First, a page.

Making your own profile instead of using one of Adobe's Camera Profiles is, of course, a possibility, but I think you will find that you derive the most benefit from a Color Checker profile when it is made for specific and unique lighting conditions, while for sunlight and non-specific artificial light they do not give much added value beyond Adobe's profiles.
Title: Re: DPP better than ACR?
Post by: Tim Lookingbill on July 09, 2013, 03:44:35 PM
texshooter,

Would still like to know what you think of ACR (Or LR) Camera Neutral vs DPP. Uncannily similar, in my view.

D.

These views are based on a static unedited starting point to base a comparison. It doesn't indicate what DPP vs ACR/LR color engine given a particular working space (i.e. ProPhotoRGB/AdobeRGB) will do to the color editing the image.

Might try an experiment by first converting a copy of the Raw image in DPP to a 16bit tiff as is, no editing, locking in the default look that may or may not look better than ACR/LR's default.

Open tiff in ACR/LR and apply an extreme Contrast adjustment. Now do the same to the original Raw in DPP and see if there's a difference. Of course make sure working/output spaces chosen in each app are identical for the tiff and Raw in DPP.

Title: Re: DPP better than ACR?
Post by: Vladimirovich on July 09, 2013, 06:38:49 PM
if I were to make my own camera profile, say with the X-Rite Colorchecker DNG profiler, I could get ACR's interpretation closer to DPP's
I doubt that... it (XRite OEM software) does not allow to edit any LUTs, does it.
Title: Re: DPP better than ACR?
Post by: Dinarius on July 10, 2013, 03:25:06 AM
These views are based on a static unedited starting point to base a comparison. It doesn't indicate what DPP vs ACR/LR color engine given a particular working space (i.e. ProPhotoRGB/AdobeRGB) will do to the color editing the image.



Interesting point. For me the crucial point is how quickly Camera Neutral gets an X-Rite Colour Checker to correct Adobe 1998 values, whereas Adobe Standard is way off.

D.
Title: Re: DPP better than ACR?
Post by: texshooter on July 10, 2013, 03:30:02 AM
texshooter,

Would still like to know what you think of ACR (Or LR) Camera Neutral vs DPP. Uncannily similar, in my view.

D.

Nope, not even close. ACR is way too blue. I don't know where ACR gets their camera profiles from, but certainly not from anyone who knows the workings of the CR2 format. But I'm use to this sort of thing, such as with manufacturers' provided paper ICC profiles. Par for the course.
Title: Re: DPP better than ACR?
Post by: Dinarius on July 10, 2013, 04:00:55 AM
Nope, not even close. ACR is way too blue. I don't know where ACR gets their camera profiles from, but certainly not from anyone who knows the workings of the CR2 format. But I'm use to this sort of thing, such as with manufacturers' provided paper ICC profiles. Par for the course.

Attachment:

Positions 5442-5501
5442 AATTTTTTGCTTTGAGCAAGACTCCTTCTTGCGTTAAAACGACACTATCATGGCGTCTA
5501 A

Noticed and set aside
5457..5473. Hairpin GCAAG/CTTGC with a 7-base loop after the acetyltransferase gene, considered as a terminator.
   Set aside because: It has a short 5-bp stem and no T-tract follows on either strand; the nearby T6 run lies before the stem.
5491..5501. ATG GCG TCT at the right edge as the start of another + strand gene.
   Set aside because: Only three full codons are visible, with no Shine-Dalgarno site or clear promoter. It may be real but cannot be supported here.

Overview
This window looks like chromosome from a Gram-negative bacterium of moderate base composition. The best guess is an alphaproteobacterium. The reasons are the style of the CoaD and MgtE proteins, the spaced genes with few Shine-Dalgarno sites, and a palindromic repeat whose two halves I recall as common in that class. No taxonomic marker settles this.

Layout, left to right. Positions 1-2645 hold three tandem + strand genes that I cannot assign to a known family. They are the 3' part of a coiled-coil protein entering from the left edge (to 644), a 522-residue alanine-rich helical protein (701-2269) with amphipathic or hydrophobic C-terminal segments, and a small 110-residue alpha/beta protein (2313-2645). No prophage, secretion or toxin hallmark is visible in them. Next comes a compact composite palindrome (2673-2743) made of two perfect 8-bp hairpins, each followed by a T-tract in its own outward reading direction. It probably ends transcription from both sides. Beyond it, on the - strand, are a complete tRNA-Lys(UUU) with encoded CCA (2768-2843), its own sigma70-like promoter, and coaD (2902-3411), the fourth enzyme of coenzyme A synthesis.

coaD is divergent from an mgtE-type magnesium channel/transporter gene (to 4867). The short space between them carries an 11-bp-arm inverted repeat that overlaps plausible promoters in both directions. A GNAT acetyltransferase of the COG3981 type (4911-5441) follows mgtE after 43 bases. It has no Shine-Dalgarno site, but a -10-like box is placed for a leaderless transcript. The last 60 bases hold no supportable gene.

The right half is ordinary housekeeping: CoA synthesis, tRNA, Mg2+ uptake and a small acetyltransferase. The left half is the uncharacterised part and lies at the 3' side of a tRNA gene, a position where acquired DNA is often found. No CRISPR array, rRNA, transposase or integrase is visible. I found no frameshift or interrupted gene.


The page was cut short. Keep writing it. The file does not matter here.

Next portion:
Which is why I wrote above that you have to move the blue luminance in HSL about 20 points to the left.

With respect, "not even close" is a gross exaggeration.

The proof of the pudding is in the X-Rite CC, IMHO.

D.
Title: Re: DPP better than ACR?
Post by: texshooter on July 10, 2013, 04:09:51 AM
Which is why I wrote above that you have to move the blue luminance in HSL about 20 points to the left.


D.

I did move the hue slider. The color balance improves but still not as good as DPP. I don't want better. I want best.
Title: Re: DPP better than ACR?
Post by: Dinarius on July 10, 2013, 04:14:36 AM
Camera Neutral gets you into a position where, using an X-Rite CC, a profile can be created for a given light set-up.

One can then enjoy the vastly superior features of ACR over DPP.

D.

Ps. Adjusting blue Luminance is more important than Hue, I think.
Title: Re: DPP better than ACR?
Post by: Redcrown on July 10, 2013, 12:27:15 PM
One important point I don't see mentioned in this thread...

The Adobe profiles can vary considerably on different camera bodies. For example, the Camera Faithful profile for a Canon 1Ds is quite different than the Camera Faithful profile for a Canon 5D3.

So when someone mentions the strength or weakness of a particular Adobe profile, ask what camera body.
Title: Re: DPP better than ACR?
Post by: Tim Lookingbill on July 10, 2013, 01:54:41 PM
Interesting point. For me the crucial point is how quickly Camera Neutral gets an X-Rite Colour Checker to correct Adobe 1998 values, whereas Adobe Standard is way off.

D.

Adobe Standard is way off for my Pentax K100D PEFs as well, but I see where and how off it acts on real scenes. I'm not much interested in what it does to a CC chart which I only use for custom profiles which on their own sometimes do awful things to real scenes that Adobe Standard will fix mainly with regard to clipping.

Adobe Standard is REALLY good at taming high contrast overly vibrant scenes on my PEFs that a custom profile will amplify (i.e. blooming from over saturated flowers).

But working in ACR has been like sculpting clay for me where I've gotten to understand on an intimate level how the tools effect hue/sat/lum to the point I can screw the image up choosing Adobe Standard and make it look identical to how it looked with the custom profile which I'm assuming is behind your Blue HSL adjustment tip.

Most folks don't want to work that much and expect the defaults to do most of the heavy lifting. I do the above so I can see what is going on under the hood with regard to how the tools effect the image because I shoot under a lot of available light, quite a bit of it no where near D50.

Title: Re: DPP better than ACR?
Post by: digitaldog on July 10, 2013, 02:15:00 PM
So when someone mentions the strength or weakness of a particular Adobe profile, ask what camera body.

Which also illustrates that the same camera body may differ from lot to lot. It's not like Adobe has built their profiles using dozen's of samples or wants to make a crappy profile. Probably worked well for them but is that profile representative of all said bodies? Probably not as we find people who build their own DNG profiles almost always report a better result than using the 'canned' profile.